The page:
[This is a guest post by Janine Utell, who is a Professor of English at Widener University in Pennsylvania. She teaches composition and 19th and 20th century British literature; she has also facilitated a number of on- and off-campus workshops on writing, critical thinking, and general education. Previously at ProfHacker, she’s written on “Practical Wisdom and Professional Life”, “How to Study Your Own Teaching (And Why You Might Want To),” and “Visualizing Your Promotion Portfolio with Cmap.” You can follow Janine on Twitter: @janineutell.]
When I was younger, I would study for my science tests by shutting myself in my closet with headphones and favorite tapes in the Walkman (?! God, I’m ancient). I can’t imagine how I did this and still was able to focus (New York State Biology Olympiad winner for ninth grade!), even though I know that some research indicates that listening to music increases cognitive function. Nowadays it’s hard for me to listen to music while doing certain tasks without getting distracted — although I am listening to a Spotify list of the best songs of 2015 put together by a local university radio station as I write this, and I have been known to listen to the soundtrack to The Social Network while composing assessment reports.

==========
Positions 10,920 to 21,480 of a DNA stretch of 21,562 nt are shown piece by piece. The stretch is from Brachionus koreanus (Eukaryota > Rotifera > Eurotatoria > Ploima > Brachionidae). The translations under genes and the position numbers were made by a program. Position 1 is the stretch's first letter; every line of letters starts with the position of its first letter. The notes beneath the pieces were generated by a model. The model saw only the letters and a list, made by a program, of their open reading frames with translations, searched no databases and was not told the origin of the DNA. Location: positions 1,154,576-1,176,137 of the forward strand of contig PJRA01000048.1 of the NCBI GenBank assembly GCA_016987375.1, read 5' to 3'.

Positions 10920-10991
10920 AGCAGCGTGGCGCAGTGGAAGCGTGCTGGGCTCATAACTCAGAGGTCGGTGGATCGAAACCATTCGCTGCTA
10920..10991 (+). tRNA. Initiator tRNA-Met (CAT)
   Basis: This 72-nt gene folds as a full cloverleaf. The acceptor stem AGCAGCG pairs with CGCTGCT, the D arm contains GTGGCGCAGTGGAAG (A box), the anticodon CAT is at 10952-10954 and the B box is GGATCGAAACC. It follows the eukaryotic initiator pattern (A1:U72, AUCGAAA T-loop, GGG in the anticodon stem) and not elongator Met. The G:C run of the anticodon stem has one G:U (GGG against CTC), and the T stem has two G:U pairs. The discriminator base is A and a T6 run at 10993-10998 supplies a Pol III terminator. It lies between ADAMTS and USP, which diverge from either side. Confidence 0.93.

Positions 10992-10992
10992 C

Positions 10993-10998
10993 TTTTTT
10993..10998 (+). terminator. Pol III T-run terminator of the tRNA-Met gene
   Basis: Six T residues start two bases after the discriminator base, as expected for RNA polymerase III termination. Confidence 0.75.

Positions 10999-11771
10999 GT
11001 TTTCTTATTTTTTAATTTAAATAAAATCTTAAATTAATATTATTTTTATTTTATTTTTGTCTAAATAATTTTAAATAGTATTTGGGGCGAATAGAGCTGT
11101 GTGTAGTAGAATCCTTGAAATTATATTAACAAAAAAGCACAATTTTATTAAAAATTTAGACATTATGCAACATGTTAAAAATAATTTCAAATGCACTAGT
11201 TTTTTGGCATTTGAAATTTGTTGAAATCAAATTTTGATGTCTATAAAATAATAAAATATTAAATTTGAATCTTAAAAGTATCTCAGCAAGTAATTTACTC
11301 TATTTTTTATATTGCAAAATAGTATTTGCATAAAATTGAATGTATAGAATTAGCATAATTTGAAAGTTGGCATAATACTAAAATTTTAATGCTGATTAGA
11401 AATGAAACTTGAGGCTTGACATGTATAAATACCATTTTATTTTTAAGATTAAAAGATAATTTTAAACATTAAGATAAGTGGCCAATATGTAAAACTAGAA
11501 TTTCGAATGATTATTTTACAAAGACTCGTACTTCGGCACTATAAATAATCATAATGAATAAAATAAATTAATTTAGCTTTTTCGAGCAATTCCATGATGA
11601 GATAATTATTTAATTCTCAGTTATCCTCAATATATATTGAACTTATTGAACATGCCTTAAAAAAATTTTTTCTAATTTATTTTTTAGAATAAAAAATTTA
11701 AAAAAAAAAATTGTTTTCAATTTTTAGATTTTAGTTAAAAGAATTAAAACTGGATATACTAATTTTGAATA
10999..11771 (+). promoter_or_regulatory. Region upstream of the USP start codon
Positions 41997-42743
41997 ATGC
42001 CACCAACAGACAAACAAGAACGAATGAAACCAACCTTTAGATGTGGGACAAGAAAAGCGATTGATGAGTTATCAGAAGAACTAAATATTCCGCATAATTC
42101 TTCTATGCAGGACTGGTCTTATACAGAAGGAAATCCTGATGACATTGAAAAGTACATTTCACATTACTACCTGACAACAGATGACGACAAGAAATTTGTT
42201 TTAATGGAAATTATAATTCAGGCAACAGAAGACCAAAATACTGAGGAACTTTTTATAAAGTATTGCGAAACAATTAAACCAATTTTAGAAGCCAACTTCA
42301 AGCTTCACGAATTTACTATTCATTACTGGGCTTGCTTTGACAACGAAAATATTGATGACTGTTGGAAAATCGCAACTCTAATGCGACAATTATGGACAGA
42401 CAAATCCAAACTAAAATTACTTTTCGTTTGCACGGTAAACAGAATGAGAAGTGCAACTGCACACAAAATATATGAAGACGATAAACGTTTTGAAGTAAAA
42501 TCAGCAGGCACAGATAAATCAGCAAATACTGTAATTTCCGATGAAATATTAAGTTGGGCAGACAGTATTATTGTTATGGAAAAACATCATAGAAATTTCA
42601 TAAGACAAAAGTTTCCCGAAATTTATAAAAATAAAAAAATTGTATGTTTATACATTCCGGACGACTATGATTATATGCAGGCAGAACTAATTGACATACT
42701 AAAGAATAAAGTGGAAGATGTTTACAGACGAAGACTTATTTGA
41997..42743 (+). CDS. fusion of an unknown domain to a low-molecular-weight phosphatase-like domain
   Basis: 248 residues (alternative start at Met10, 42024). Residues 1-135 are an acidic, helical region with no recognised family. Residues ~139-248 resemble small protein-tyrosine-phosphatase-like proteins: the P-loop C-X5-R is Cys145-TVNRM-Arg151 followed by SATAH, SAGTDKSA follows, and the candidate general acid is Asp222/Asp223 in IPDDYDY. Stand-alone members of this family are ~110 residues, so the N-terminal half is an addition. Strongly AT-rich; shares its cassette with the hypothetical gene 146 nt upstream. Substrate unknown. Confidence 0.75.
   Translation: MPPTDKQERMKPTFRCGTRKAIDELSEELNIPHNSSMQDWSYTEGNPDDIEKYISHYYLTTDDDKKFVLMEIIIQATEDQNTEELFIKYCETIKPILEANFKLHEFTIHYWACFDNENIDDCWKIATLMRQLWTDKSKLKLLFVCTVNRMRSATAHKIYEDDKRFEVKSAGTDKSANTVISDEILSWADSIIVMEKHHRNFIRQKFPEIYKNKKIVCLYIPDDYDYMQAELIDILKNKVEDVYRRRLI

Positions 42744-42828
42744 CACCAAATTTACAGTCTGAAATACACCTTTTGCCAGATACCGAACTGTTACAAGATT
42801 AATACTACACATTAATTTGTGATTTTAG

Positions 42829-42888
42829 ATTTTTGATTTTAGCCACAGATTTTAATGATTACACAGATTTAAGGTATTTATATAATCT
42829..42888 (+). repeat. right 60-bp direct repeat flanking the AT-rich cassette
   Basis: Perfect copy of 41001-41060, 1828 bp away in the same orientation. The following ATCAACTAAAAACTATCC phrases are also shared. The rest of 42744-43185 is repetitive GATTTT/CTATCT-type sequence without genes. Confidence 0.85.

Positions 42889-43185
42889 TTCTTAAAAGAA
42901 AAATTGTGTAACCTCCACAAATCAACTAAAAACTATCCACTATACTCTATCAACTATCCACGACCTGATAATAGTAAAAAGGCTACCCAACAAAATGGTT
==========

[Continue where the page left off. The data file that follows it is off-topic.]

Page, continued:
But mostly I try to shut out distractions, and that includes trying to listen well to others, to practice a kind of deep listening. Listening well means I’m present for students and colleagues, and fully engaged in their discourse. When I’m at a conference and listening well to audience questions and feedback after a paper, it means I’m able to have a real give and take and get new ideas – I’ve shut up for a minute, put myself in a receptive and open frame of mind, and thus I reap the benefits of another who’s been prompted to engage with my ideas. I learn something that makes the paper better, rather than preoccupy myself with waiting for my turn to sound smart. When I’m leading class discussion, deep listening means I can keep a constant finger on the pulse of the room, make connections among students, and synthesize their thoughts; I model good critical thinking through my listening, rather than thinking ahead to the next point I want to make.